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NEMTIN v. ZARIN

September 7, 1983

MARTHA NEMTIN, Plaintiff,
v.
DAVID R. ZARIN, Defendant



The opinion of the court was delivered by: BIUNNO

 This suit is nominally one to recover on certain promissory notes, security agreements, checks issued by a borrower to a lender to repay loans (some of those checks having been presented for payment and dishonored, and others of which have not been presented), and related instruments.

 The complaint was filed in this court, alleging jurisdiction under 28 USC ยง 1332(a), with plaintiff a citizen of Canada and defendant a citizen of New Jersey. The amount in controversy is said to exceed $10,000., and there is no doubt that it does.

 Defendant has moved for partial summary judgment on all counts, asserting grounds for non-liability (thus making the judgment sought "partial"), and plaintiff has filed a cross-motion.

 The amended complaint is in eleven counts, each based upon a note or other instrument in a series between the parties, though not chronologically arranged. The last count, dealing with what appears to be the earliest note was added when the complaint was amended because, as the court understands it, defendant had been paying interest on that note when suit was filed and it was not then regarded as being in default. Interest payments stopped after suit was filed, and the complaint was amended (actually supplemented) to assert the added item.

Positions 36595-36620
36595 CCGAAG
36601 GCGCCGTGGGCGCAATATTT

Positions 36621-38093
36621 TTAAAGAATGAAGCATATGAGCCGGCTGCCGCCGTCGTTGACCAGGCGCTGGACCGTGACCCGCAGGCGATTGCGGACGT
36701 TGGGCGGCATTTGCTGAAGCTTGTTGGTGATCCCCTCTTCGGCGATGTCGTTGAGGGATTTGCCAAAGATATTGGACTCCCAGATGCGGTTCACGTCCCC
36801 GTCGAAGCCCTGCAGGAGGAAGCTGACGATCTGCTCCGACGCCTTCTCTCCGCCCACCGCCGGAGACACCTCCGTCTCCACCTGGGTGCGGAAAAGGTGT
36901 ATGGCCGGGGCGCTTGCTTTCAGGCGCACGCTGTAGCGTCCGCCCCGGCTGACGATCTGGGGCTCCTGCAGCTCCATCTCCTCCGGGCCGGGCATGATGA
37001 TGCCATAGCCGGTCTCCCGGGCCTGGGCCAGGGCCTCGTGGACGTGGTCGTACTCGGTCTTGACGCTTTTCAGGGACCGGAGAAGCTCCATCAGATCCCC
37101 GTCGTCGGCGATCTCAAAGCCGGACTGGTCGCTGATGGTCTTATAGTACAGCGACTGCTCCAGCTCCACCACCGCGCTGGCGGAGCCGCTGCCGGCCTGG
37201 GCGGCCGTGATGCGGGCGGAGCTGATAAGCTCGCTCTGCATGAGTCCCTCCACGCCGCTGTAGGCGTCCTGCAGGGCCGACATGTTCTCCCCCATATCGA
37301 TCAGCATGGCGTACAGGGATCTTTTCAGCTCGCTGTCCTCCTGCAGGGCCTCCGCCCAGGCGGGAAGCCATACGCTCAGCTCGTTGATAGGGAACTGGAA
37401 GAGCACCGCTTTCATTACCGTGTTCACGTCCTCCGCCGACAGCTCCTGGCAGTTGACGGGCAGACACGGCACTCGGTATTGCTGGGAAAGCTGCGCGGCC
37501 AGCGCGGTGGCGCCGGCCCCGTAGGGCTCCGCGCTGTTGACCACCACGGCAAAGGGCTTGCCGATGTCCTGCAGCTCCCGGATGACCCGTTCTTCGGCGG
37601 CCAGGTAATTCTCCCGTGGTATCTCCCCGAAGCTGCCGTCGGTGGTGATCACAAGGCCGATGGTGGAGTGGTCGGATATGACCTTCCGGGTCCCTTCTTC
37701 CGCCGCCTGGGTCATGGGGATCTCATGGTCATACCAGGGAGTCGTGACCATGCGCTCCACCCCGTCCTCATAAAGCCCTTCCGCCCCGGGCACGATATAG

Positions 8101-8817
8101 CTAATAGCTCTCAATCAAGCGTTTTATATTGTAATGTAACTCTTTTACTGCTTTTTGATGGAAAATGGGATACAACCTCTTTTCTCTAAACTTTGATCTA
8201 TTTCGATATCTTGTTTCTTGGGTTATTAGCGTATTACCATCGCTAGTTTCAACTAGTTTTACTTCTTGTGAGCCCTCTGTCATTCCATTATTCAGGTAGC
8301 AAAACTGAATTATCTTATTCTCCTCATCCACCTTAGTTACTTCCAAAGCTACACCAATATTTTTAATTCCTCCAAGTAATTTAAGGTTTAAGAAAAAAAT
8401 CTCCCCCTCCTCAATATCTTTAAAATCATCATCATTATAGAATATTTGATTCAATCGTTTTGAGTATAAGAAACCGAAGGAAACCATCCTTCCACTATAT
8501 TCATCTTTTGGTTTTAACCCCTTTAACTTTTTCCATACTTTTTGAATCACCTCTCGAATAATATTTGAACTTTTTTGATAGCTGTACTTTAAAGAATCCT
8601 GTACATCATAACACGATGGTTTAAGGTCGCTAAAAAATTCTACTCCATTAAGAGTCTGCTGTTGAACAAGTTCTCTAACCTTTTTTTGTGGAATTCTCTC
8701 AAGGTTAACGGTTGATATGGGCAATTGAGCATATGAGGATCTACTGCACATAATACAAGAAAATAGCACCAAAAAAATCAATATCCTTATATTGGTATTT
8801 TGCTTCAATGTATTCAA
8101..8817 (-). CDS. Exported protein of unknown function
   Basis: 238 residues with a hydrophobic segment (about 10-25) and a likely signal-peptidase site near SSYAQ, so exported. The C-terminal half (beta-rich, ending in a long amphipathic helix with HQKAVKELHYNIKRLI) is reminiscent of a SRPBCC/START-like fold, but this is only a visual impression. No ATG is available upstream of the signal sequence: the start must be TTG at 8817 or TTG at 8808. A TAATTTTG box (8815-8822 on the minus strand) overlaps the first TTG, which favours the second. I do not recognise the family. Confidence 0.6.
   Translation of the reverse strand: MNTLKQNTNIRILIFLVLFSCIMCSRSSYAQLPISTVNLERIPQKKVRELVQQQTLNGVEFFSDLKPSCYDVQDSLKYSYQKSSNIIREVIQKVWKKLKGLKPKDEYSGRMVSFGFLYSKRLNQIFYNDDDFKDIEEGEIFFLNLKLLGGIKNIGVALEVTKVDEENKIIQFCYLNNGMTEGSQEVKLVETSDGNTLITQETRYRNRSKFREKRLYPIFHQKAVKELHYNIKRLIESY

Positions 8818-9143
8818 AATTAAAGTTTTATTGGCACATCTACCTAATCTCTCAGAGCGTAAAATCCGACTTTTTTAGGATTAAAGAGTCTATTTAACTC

The major focus of the issue presented by the motion arises out of the nature and application of the law of New Jersey to the transactions and instruments giving rise to the suit. Put very briefly, defendant was evidently engaged over a period of time in rather steady and increasingly heavy gambling at legalized casinos in Atlantic City, and accepted loans in various forms from the plaintiff in part to maintain his credit standing at the casinos so he could continue gambling, and in part to use her own credit at the casinos to get chips for gambling.

 Needless to say, the usual operation of the law of large numbers coupled with payoff odds lower than the mathematical probabilities, eventually led to losses in millions of dollars and an inability to repay the plaintiff.